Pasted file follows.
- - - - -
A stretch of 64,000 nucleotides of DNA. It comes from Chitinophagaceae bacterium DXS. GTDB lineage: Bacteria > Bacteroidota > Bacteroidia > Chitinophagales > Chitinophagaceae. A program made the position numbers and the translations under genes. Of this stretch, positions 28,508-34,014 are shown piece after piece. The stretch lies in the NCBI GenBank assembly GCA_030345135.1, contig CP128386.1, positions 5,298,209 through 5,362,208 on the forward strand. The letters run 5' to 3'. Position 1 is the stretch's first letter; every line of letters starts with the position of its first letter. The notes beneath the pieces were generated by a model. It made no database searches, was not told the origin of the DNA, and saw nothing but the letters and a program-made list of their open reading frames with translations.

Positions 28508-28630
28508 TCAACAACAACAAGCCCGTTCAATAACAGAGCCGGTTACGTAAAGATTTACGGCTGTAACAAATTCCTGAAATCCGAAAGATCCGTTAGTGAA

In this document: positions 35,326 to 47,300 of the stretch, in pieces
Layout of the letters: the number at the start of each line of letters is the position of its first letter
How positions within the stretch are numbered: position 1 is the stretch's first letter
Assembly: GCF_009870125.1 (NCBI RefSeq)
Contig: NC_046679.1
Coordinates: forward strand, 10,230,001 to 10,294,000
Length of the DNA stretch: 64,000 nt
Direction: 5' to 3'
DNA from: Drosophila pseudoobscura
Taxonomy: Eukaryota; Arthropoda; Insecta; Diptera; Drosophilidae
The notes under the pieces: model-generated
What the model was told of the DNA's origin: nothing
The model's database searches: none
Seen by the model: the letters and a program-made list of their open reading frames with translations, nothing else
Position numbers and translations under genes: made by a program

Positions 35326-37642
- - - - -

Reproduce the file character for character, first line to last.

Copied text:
A stretch of 64,000 nucleotides of DNA. It comes from Chitinophagaceae bacterium DXS. GTDB lineage: Bacteria > Bacteroidota > Bacteroidia > Chitinophagales > Chitinophagaceae. A program made the position numbers and the translations under genes. Of this stretch, positions 28,508-34,014 are shown piece after piece. The stretch lies in the NCBI GenBank assembly GCA_030345135.1, contig CP128386.1, positions 5,298,209 through 5,362,208 on the forward strand. The letters run 5' to 3'. Position 1 is the stretch's first letter; every line of letters starts with the position of its first letter. The notes beneath the pieces were generated by a model. It made no database searches, was not told the origin of the DNA, and saw nothing but the letters and a program-made list of their open reading frames with translations.

Positions 28508-28630
28508 TCAACAACAACAAGCCCGTTCAATAACAGAGCCGGTTACGTAAAGATTTACGGCTGTAACAAATTCCTGAAATCCGAAAGATCCGTTAGTGAA

In this document: positions 35,326 to 47,300 of the stretch, in pieces
Layout of the letters: the number at the start of each line of letters is the position of its first letter
How positions within the stretch are numbered: position 1 is the stretch's first letter
Assembly: GCF_009870125.1 (NCBI RefSeq)
Contig: NC_046679.1
Coordinates: forward strand, 10,230,001 to 10,294,000
Length of the DNA stretch: 64,000 nt
Direction: 5' to 3'
DNA from: Drosophila pseudoobscura
Taxonomy: Eukaryota; Arthropoda; Insecta; Diptera; Drosophilidae
The notes under the pieces: model-generated
What the model was told of the DNA's origin: nothing
The model's database searches: none
Seen by the model: the letters and a program-made list of their open reading frames with translations, nothing else
Position numbers and translations under genes: made by a program

Positions 35326-37642